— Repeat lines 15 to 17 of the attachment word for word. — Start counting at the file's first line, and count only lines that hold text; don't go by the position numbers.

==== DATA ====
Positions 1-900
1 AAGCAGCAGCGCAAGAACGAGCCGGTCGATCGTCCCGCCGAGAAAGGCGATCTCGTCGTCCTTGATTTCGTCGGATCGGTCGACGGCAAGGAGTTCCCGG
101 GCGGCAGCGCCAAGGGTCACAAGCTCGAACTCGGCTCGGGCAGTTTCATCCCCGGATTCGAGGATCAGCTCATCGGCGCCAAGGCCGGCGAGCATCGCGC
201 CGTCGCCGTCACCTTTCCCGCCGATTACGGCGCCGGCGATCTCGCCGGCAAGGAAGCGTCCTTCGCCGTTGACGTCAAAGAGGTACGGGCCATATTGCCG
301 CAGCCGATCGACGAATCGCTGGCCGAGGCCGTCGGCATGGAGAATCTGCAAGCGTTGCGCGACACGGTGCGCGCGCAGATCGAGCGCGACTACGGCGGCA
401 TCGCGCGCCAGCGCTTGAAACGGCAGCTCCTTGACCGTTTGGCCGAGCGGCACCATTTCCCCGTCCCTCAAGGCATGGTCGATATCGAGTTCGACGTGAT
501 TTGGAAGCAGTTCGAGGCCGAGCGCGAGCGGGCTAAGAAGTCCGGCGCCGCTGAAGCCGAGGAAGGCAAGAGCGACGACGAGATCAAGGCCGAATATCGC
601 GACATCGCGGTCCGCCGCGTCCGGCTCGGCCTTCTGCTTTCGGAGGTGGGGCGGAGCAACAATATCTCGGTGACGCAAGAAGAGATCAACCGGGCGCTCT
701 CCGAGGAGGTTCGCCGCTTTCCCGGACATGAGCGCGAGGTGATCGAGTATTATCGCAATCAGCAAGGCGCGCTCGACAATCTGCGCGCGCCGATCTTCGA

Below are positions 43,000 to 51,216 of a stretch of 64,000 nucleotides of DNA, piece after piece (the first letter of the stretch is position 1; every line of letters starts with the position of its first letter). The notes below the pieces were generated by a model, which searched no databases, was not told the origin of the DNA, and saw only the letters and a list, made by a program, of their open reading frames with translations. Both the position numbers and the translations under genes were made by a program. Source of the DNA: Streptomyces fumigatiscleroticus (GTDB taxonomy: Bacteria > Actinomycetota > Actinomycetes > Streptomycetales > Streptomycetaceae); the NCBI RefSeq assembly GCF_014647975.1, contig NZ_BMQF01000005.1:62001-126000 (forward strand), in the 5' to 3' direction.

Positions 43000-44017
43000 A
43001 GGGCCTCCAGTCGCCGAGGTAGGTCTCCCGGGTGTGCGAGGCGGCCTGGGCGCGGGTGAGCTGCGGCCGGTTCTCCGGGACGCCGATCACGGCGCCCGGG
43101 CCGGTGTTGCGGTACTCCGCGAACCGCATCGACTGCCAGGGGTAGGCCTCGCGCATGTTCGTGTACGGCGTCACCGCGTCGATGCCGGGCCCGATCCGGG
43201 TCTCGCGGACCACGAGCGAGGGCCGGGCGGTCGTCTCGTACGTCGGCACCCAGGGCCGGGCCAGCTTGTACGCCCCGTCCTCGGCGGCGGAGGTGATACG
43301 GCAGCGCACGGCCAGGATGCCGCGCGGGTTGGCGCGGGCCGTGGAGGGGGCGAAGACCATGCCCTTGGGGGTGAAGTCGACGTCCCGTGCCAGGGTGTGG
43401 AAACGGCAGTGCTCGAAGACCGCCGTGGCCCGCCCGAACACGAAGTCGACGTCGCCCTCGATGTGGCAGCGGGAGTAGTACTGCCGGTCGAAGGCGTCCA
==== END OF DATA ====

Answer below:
43201 TCTCGCGGACCACGAGCGAGGGCCGGGCGGTCGTCTCGTACGTCGGCACCCAGGGCCGGGCCAGCTTGTACGCCCCGTCCTCGGCGGCGGAGGTGATACG
43301 GCAGCGCACGGCCAGGATGCCGCGCGGGTTGGCGCGGGCCGTGGAGGGGGCGAAGACCATGCCCTTGGGGGTGAAGTCGACGTCCCGTGCCAGGGTGTGG
43401 AAACGGCAGTGCTCGAAGACCGCCGTGGCCCGCCCGAACACGAAGTCGACGTCGCCCTCGATGTGGCAGCGGGAGTAGTACTGCCGGTCGAAGGCGTCCA